The value of a trusted mortgage professional is very important. They can offer alternatives to situations that could be worth tens of thousands of dollars over the life of the mortgage and in some cases, can make the difference in being approved at all. If you have questions about real estate finance let us know. We have mortgage professionals that have been part of our team for over 20 years.
With the rapid appreciation that homes have had in the last two years, most homeowners have equity. A common way to release part of the equity is to cash-out refinance but some homeowners may not be eligible currently.
This type of loan replaces the current mortgage by paying it off and an additional amount of cash for the owner. Generally, lenders will consider a new mortgage up to a total of 80% of the current value.
Typically, the rate on a cash-out refinance will be slightly higher than a traditional purchase money mortgage. As is in any lending situation, the rate depends on the borrower’s credit and income. The best interest rates are available to borrowers with higher credit scores, usually over 740.
Loan-to-value can affect the rate a borrower pays also. A 70% loan-to-value mortgage could be expected to have a lower interest rate than an 80% LTV because there is a larger amount of equity remaining in the property and therefore, less risk for the lender.
There are no restrictions on how the owner can use the money. It can be used for home improvements, consolidating debt, other consumer needs or for investment.
Eligibility Requirements as found in FNMA Selling Guide B2-1.3-03 Cash-Out Refinance Transactions
“Cash-out refinance transactions must meet the following requirements:
- The transaction must be used to pay off existing mortgages by obtaining a new first mortgage secured by the same property or be a new mortgage on a property that does not have a mortgage lien against it.
- Properties that were listed for sale must have been taken off the market on or before the disbursement date of the new mortgage loan.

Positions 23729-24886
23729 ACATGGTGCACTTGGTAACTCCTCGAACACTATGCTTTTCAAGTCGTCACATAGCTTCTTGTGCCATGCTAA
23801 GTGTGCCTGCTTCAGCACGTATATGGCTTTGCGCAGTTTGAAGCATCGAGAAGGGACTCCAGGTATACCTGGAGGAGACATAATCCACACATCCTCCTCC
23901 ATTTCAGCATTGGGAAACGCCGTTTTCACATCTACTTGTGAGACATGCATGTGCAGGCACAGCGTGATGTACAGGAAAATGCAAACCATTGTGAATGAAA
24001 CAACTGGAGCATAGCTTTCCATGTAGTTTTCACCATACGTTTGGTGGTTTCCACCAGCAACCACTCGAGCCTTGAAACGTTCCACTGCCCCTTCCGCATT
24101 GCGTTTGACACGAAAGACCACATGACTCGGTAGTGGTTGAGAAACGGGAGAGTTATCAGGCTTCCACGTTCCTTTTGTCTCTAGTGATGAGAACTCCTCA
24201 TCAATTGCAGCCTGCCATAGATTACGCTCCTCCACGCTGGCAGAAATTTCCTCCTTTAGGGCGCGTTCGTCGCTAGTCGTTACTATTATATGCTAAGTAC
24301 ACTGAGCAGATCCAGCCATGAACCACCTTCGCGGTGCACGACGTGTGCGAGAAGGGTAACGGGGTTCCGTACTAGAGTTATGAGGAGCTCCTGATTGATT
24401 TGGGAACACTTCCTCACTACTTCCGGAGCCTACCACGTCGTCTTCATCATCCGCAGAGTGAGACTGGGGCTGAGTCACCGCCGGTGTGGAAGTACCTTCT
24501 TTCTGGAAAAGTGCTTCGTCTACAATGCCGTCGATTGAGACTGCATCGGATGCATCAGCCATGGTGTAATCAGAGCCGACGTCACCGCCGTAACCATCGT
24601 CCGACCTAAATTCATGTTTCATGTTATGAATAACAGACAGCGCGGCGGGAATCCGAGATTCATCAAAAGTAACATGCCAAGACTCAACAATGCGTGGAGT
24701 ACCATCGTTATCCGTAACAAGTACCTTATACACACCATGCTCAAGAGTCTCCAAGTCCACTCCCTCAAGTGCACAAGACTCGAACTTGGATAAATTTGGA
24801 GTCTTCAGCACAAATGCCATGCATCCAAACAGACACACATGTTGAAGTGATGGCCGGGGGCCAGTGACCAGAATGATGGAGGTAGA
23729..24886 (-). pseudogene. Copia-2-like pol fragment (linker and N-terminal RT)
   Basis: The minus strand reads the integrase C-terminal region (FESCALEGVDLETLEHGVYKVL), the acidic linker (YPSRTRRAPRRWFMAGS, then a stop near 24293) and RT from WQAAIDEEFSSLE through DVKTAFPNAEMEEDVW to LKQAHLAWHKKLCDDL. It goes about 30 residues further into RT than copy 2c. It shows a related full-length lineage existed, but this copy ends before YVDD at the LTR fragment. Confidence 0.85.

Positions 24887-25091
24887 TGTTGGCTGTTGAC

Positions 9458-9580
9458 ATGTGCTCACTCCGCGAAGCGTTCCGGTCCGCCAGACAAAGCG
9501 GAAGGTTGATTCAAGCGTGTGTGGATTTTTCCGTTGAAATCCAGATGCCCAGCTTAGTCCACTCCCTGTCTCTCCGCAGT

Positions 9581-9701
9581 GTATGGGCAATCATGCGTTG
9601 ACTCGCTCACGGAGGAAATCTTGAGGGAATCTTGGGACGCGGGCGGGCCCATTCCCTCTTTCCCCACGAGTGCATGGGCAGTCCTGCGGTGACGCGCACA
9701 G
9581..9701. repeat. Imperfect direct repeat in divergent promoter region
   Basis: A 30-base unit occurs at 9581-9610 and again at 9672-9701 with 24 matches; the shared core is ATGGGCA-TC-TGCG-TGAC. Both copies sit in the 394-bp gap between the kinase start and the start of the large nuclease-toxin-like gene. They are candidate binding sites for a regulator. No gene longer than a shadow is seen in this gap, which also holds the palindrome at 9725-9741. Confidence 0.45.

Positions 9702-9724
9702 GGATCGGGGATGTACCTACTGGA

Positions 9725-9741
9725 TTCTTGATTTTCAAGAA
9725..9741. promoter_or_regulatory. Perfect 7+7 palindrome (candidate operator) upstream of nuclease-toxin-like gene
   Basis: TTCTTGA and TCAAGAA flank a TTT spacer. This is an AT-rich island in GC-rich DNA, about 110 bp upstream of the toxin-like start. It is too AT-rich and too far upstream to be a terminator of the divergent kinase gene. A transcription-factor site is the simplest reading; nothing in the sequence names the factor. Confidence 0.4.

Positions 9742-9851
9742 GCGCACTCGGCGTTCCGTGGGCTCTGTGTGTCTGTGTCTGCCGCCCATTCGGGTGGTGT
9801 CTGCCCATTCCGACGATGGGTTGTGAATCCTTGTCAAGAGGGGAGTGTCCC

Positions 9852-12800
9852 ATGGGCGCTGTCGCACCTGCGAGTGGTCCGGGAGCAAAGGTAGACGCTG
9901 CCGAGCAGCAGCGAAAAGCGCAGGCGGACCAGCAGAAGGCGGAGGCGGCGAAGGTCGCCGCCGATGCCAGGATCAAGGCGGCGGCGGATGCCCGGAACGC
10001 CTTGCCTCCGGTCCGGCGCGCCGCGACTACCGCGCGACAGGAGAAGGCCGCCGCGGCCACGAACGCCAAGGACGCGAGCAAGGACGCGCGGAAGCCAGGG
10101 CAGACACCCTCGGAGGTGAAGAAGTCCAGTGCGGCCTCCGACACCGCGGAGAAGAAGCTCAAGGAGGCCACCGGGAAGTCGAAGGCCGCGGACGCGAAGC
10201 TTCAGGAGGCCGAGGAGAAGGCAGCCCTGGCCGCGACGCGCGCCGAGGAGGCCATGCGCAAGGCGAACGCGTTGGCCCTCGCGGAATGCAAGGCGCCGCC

- The property must have been purchased (or acquired) by the borrower at least six months prior to the disbursement date of the new mortgage loan except for the following:
- There is no waiting period if the lender documents that the borrower acquired the property through an inheritance or was legally awarded the property (divorce, separation, or dissolution of a domestic partnership).
- The delayed financing requirements are met. See Delayed Financing Exception below.
- If the property was owned prior to closing by a limited liability corporation (LLC) that is majority-owned or controlled by the borrower(s), the time it was held by the LLC may be counted towards meeting the borrower’s six-month ownership requirement. (In order to close the refinance transaction, ownership must be transferred out of the LLC and into the name of the individual borrower(s). See B 2-2-01, General Borrower Eligibility Requirements (07/28/2015) for additional details.)
- If the property was owned prior to closing by an inter-vivos revocable trust, the time held by the trust may be counted towards meeting the borrower’s six-month ownership requirement if the borrower is the primary beneficiary of the trust.
- For DU loan case files, if the DTI ratio exceeds 45%, six months reserves is required.”
If you are are interested in a referral to a great loan officer, give us a call at 206-979-9632 or send me an email to David@TheHarlanTeam.com